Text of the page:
Drake law professor Mark Kende recently published an opinion piece in the Christian Science Monitor on whether or not the United States should consider South African legal processes for Supreme Court nominations.
Kende, director of the Drake’s Constitutional Law Center and author of “Constitutional Rights in Two Worlds, South Africa and the United States,” is an expert on constitutional rights in South Africa and the United States.
His opinion piece is titled, “Beyond World Cup soccer savvy, U.S. should look to South Africa on Supreme Court nominations.”
Kende begins by comparing soccer teams in the United States and South Africa. He goes on to say that perhaps the U.S. should follow its own lead on borrowing approaches from South Africa to improve its soccer team, when it comes to its strategy in the Supreme Court confirmation process.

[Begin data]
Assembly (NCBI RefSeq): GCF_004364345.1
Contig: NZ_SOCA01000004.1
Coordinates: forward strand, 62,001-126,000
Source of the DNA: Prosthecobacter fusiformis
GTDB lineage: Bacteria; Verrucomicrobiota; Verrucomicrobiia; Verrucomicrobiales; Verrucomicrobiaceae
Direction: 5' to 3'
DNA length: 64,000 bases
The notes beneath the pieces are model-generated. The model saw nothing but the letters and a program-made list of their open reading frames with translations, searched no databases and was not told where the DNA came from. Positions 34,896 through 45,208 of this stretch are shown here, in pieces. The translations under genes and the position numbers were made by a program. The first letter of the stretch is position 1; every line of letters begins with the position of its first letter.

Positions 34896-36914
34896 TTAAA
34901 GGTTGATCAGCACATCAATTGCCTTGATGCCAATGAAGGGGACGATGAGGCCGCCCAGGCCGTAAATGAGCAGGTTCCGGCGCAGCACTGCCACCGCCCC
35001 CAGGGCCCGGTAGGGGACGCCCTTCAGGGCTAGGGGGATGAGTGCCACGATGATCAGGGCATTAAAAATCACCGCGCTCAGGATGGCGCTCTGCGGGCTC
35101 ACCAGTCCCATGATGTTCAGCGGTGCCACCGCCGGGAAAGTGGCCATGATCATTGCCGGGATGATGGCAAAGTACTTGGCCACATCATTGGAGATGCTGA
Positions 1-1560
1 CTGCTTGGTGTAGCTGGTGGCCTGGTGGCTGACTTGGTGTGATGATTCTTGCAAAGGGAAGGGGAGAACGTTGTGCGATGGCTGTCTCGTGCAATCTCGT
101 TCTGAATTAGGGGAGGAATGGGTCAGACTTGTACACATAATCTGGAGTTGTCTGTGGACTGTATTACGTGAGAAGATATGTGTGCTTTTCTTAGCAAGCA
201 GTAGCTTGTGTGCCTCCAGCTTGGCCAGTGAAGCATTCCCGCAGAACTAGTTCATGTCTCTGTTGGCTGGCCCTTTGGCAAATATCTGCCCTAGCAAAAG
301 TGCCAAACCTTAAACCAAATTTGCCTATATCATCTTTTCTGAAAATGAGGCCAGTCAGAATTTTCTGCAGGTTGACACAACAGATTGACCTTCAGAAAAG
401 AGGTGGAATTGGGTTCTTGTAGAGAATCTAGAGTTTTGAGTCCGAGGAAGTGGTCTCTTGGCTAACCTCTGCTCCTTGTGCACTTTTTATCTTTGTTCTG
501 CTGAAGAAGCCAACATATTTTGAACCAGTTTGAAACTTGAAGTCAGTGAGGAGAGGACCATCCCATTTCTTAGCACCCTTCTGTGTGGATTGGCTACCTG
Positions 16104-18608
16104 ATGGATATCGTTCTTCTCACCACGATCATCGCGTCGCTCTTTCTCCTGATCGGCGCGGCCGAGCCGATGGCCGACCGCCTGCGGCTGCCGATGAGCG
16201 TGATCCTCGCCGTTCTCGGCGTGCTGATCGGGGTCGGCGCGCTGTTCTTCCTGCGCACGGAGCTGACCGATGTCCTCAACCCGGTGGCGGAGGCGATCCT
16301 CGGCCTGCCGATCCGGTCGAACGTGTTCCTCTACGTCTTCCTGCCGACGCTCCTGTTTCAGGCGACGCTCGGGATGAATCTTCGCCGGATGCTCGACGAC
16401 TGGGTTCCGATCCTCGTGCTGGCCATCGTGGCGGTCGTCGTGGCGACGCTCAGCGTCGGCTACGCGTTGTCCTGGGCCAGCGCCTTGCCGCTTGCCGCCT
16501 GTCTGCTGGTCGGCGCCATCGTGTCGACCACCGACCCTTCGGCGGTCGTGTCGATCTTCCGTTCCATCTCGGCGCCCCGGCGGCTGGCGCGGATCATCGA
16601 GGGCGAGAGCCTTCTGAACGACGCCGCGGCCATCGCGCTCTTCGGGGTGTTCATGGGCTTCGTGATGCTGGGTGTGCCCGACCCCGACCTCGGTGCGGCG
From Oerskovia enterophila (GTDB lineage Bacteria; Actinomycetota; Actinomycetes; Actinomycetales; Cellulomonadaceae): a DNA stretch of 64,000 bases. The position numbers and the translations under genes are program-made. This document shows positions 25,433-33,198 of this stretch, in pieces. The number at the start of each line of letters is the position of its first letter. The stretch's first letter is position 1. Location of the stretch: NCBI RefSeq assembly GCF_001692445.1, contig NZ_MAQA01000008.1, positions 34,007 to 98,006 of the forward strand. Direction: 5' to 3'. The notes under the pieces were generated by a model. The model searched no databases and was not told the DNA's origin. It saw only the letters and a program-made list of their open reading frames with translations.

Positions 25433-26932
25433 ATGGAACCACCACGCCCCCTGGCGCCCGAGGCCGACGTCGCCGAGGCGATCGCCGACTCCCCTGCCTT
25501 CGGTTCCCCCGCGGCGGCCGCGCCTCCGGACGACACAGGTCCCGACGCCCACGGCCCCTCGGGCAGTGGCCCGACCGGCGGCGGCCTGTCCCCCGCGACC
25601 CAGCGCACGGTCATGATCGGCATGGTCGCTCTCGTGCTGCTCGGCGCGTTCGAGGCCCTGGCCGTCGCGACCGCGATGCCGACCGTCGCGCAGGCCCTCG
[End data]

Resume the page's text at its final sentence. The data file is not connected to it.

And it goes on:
“As with soccer, the U.S. would benefit from the judicial system experiences of other countries, especially South Africa.
South Africa has adopted an approach to selecting judges for its highest court that ensures the seating of highly competent jurists without the extreme politicization that characterizes the U.S. process.”
In South Africa, a host of possible candidates are selected for any opening and a commission interviews them in a public hearing and then sends the president more candidates than the number of openings. The president makes the final decision.
“This process reduces politicization substantially because members of both parties must come together and discuss candidates who are presumably acceptable generally,”
Kende argues that “Several other nations, and even a few U.S .states, successfully use a similar approach. The U.S. federal government should follow suit. It would enhance the U.S. Supreme Court’s stature. It also would be consistent with Obama’s promise of bipartisanship.”